Darryl Dyck/The Canadian Press/AP
By Liviu Bird
April 06, 2015

The Vancouver Whitecaps continued their impressive season last weekend by defeating a team that frequently haunts them in Major League Soccer. On the other end of the table, the Colorado Rapids and Philadelphia Union continued their winless streaks, with Colorado's reaching an astounding 18 games dating back to last season.

Everything in the middle remained predictably unpredictable, as teams jostled for position both in the standings and in opponents’ minds for future meetings. Entering the second month of the season, it’s nearing the time when patterns will become difficult to break.

Here are a few thoughts after the fifth week of MLS play:

Orlando City SC needs a finisher 

Kaká has been one of the best players in the league for a team playing some of the most attractive soccer in MLS, creating multiple scoring opportunities per game. Underneath him, Amobi Okugo continues to do the thankless work of an underrated defensive midfielder. In the attacking third, though, is where the Lions suffer.

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​Kaká has created more chances than any other player, as his 14 key passes leads the league. The 32-year-old Brazilian also leads his team with two of its four goals in five games. Orlando has been outshot in just one match in 2015—oddly, it was the one in which it scored two goals—but has the second-worst percentage of its shots on target in the league.

Perhaps the lesson here is that Kaká is an early candidate for MVP, but the more likely scenario is that the Lions just need a forward to start banging in goals.

Pedro Ribeiro, Danny Mwanga and Carlos Rivas have all started, but only Ribeiro has scored and forced an own goal from Houston Dynamo goalkeeper Tyler Deric, and now he’s out injured.

Cascadia is on the rise 

Quality play, big-name players and entertainment value, backed by some of the most vocal and colorful supporters in the league, make the Pacific Northwest a cauldron for the game in North America. All three Cascadia teams won difficult home contests last weekend, and teams on the I-5 corridor have scored the most goals at home in the league through three matches each.

Vancouver has quickly climbed to the top of the Supporters’ Shield standings, beating a team in the LA Galaxy that it has struggled to compete with for much of its MLS existence. The Seattle Sounders continued to get big production out of their Designated Players, with Obafemi Martins coming through on another creative goal in a win against the Houston Dynamo.

The Portland Timbers remain something of a wild-card team, still looking for a steady run of results despite a fairly consistent level of play.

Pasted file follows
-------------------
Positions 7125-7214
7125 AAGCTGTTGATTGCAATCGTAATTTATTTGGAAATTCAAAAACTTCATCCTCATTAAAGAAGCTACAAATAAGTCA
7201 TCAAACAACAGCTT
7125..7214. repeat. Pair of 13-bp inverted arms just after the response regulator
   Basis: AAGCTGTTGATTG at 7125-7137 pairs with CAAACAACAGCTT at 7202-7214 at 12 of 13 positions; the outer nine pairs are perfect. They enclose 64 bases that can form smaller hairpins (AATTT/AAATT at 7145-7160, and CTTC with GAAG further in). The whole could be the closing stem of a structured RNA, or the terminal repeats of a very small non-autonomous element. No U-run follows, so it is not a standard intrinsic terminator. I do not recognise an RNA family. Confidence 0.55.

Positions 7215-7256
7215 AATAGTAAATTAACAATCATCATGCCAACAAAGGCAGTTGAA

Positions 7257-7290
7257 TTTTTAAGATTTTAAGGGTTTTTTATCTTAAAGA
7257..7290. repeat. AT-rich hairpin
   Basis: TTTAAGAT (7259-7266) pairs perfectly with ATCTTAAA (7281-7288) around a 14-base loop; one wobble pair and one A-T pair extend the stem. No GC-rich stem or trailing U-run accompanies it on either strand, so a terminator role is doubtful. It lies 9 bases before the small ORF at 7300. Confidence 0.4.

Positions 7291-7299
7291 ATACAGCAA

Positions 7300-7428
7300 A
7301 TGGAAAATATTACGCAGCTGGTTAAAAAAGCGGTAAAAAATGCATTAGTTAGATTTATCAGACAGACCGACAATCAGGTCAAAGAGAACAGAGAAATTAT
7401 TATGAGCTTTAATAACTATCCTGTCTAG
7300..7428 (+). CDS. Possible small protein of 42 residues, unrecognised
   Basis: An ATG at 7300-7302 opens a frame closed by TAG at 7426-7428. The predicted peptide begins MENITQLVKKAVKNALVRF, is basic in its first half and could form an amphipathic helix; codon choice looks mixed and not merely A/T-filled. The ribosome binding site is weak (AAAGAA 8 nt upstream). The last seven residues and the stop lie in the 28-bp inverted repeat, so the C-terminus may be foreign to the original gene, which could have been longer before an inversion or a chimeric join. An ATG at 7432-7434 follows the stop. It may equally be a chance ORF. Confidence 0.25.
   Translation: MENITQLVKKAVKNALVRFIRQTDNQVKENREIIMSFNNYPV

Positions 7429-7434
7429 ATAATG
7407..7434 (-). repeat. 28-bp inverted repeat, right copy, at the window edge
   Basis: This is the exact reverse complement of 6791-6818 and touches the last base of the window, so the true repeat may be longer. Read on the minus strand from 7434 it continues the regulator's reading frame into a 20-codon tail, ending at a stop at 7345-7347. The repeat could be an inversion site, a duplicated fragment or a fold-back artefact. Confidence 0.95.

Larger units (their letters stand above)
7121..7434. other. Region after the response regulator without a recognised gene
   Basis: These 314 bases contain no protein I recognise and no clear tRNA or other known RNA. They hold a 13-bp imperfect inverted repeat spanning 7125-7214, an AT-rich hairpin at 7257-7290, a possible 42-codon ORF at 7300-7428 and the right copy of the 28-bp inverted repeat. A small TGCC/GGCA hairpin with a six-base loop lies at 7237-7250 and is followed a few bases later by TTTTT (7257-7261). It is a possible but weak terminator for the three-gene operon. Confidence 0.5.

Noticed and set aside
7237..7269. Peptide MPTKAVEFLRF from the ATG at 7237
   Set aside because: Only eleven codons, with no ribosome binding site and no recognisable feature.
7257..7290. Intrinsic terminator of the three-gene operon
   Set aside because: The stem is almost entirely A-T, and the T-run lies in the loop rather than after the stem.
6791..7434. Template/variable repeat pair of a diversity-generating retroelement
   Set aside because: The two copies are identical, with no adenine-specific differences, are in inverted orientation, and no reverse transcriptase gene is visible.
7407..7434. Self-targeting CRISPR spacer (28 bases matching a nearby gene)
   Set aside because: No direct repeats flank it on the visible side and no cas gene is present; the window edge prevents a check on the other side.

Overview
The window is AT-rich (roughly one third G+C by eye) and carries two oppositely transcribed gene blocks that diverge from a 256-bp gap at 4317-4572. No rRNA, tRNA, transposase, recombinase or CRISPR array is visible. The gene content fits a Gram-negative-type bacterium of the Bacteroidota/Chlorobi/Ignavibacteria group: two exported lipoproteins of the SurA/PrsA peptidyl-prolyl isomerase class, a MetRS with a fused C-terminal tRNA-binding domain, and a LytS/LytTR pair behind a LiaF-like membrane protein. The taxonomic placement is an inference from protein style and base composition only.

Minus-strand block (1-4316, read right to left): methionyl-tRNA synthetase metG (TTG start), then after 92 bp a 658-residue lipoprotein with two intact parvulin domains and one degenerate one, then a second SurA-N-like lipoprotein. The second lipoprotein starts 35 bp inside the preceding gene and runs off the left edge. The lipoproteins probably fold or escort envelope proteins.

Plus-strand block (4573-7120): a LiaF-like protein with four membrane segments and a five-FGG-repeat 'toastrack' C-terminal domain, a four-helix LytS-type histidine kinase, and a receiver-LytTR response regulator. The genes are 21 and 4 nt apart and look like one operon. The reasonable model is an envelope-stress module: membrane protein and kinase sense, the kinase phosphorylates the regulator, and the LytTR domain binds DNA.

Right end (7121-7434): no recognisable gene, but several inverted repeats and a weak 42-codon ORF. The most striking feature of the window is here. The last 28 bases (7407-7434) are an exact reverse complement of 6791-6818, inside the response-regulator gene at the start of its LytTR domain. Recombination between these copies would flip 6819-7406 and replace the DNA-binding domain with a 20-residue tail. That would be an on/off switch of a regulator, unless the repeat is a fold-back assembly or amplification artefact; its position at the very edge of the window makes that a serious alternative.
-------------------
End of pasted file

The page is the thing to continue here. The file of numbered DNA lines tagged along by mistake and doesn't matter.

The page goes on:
They handed FC Dallas its first loss of the season—but also dropped points late against the Galaxy and Whitecaps in prior weeks. Once they figure it out, though, look out: the Timbers again seem to be built for success over the long haul of a season, even if they need some time to figure it out at the start.

It’s nice to see some real emotion in MLS games

The debacle between managers Caleb Porter and Óscar Pareja that took place in lieu of the traditional post-match handshake on Saturday is the latest example of raw sentiment spilling into living rooms across the country from viewers’ television sets. This kind of stuff is great for the league.

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Porter seems to be involved in his fair share of these moments, and this one adds to his highlight reel of capers that already involved Pep Guardiola, Bruce Arena and Carl Robinson.

It’s refreshing to see a coach not restrained by the stitching on his designer suits—somebody whose real-time reactions overwhelm the suffocating notion of “class” that permeates so much of American sports.

Soccer is a passionate game that cannot, and should not, be sterilized if it is to truly be unleashed in the U.S. Players and coaches must have their space to be real, as that kind of untempered fire and passion will only increase the league’s reach. Emotion is what fans tune in to see, along with the ever-improving play on the field.

MLS has improved, even since the end of last season

That on-field substance has palpably ameliorated since 2014, minus the week the league didn’t take off for FIFA international dates. It’s becoming more difficult—and I’ve been as guilty as any in the past—to shoehorn all MLS teams into the same category with regard to their identities and level of play.

The league is slowly becoming less homogenous, with academies growing roots and better players regularly joining from overseas. Some have cultivated obvious styles of play under current management—Vancouver, Portland, Orlando, the Columbus Crew and San Jose Earthquakes—while others still fight to find themselves, but the tactical nuance is generally improving.

The big danger is becoming satisfied with minimal growth and settling for pure entertainment value rather than true quality, such as in the Premier League and the mishmash between Sporting Kansas City and the Union on Sunday. It’s always difficult to draw broad-form conclusions on just a few weeks of play, and plenty of space for continued growth remains, but the improvement in MLS has been obvious in 2015 more than any other year.

Week 5 Best XI

GOALKEEPER: Bill Hamid (D.C. United)

DEFENDERS: Kendall Waston (Vancouver Whitecaps), Clarence Goodson (San Jose Earthquakes), Nat Borchers (Portland Timbers)

MIDFIELDERS: Roger Espinoza (Sporting Kansas City), Diego Chará (Portland Timbers), Kekuta Manneh (Vancouver Whitecaps), Javier Morales (Real Salt Lake), Harry Shipp (Chicago Fire)

FORWARDS: Sebastian Giovinco (Toronto FC), Shaun Maloney (Chicago Fire)

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